“OMG” was my first response on reading “Displaced Exxon Workers Hope Trucking Permit Brings Them Home.”
I feel for the four “displaced” workers interviewed. However, I disagree with the proposed solution — to allow Exxon to truck oil from the Gaviota Coast to “inland refineries,” aka to Kern County.
We are a culture in transition. We may not be able to do away with our dependence on fossil fuels yet (yes to the inevitable question, I drive a car), but anyone who thinks drilling and trucking do not pose serious dangers has not been paying attention. Furthermore, we have the means to make use of alternatives to power our societal needs.
There are eight times more jobs in clean energy in Santa Barbara County than in the oil industry. Renewable energy is creating jobs 12 times faster than the rest of the economy and employs more people in the U.S. than fossil fuels. The cost of solar is falling daily. Construction workers and drivers are all needed to help build and maintain the solar industry.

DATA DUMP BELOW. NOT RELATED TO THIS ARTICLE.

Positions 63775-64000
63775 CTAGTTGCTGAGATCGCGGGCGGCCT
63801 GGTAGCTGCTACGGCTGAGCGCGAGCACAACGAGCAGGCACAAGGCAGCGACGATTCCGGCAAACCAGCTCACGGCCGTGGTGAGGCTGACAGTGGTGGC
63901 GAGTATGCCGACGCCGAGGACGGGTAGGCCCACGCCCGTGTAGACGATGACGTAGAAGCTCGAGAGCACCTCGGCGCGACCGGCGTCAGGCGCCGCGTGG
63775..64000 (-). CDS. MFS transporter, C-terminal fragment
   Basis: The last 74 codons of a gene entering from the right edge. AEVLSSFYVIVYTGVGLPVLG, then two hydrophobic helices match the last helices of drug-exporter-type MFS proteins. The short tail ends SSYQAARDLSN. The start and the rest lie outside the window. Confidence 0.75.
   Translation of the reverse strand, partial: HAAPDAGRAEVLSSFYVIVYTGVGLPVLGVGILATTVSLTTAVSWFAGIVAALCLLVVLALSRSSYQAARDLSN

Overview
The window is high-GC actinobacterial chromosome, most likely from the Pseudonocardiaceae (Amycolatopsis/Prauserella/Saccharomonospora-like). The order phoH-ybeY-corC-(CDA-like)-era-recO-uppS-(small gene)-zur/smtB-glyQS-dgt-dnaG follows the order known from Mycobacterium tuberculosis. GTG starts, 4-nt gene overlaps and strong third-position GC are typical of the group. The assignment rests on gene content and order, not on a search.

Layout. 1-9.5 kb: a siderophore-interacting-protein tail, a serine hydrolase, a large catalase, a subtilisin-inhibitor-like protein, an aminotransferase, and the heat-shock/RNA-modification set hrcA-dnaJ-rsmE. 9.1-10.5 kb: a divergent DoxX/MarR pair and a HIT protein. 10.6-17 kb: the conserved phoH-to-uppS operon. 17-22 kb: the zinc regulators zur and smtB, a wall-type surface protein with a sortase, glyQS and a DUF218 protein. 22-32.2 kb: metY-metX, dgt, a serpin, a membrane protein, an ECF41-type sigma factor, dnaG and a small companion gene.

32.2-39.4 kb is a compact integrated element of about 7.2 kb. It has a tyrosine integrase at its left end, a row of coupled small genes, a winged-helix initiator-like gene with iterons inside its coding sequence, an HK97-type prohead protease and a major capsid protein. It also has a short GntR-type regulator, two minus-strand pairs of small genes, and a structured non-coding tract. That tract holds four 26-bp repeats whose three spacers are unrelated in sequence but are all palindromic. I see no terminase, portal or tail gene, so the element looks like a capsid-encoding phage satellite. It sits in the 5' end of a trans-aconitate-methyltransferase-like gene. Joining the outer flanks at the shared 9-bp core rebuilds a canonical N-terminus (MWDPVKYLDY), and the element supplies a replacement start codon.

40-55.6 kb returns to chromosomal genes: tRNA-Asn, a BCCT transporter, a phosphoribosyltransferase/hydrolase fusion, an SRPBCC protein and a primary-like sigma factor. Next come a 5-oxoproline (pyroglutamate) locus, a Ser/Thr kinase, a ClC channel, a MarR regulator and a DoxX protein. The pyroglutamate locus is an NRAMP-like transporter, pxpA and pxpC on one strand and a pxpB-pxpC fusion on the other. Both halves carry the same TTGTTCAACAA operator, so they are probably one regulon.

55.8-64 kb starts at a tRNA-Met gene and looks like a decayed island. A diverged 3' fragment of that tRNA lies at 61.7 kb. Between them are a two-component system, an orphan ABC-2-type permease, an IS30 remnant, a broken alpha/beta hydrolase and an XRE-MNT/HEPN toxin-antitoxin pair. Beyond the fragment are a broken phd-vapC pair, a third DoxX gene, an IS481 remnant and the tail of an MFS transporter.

Everyone needs a well-paying job close to home that supports his/her family. But let’s not be naïve: Who really profits from Mr. Johnson’s work for ExxonMobil? How does his salary compare to the CEO’s?
As our society evolves, we are moving from a crude source of power to a more refined source. This will not be an immediate transition. Our work force will need to be trained for new jobs. A sensible, compassionate government (as opposed to the corporatocracy now in charge) would work with corporations to train workers for the jobs of the future, rather than shed crocodile tears at the loss of those jobs, which ultimately feed their own profits and that of their shareholders.
Instead of a manipulative PR piece that plays on our sentiments about four men suffering in the industry’s demise, I suggest an exposé of the CEOs who benefit from the labor of others and who could better benefit themselves, their corporations, and the rest of us by investing in the new superior technology, thereby creating thousands of safe, well-paying jobs here at home.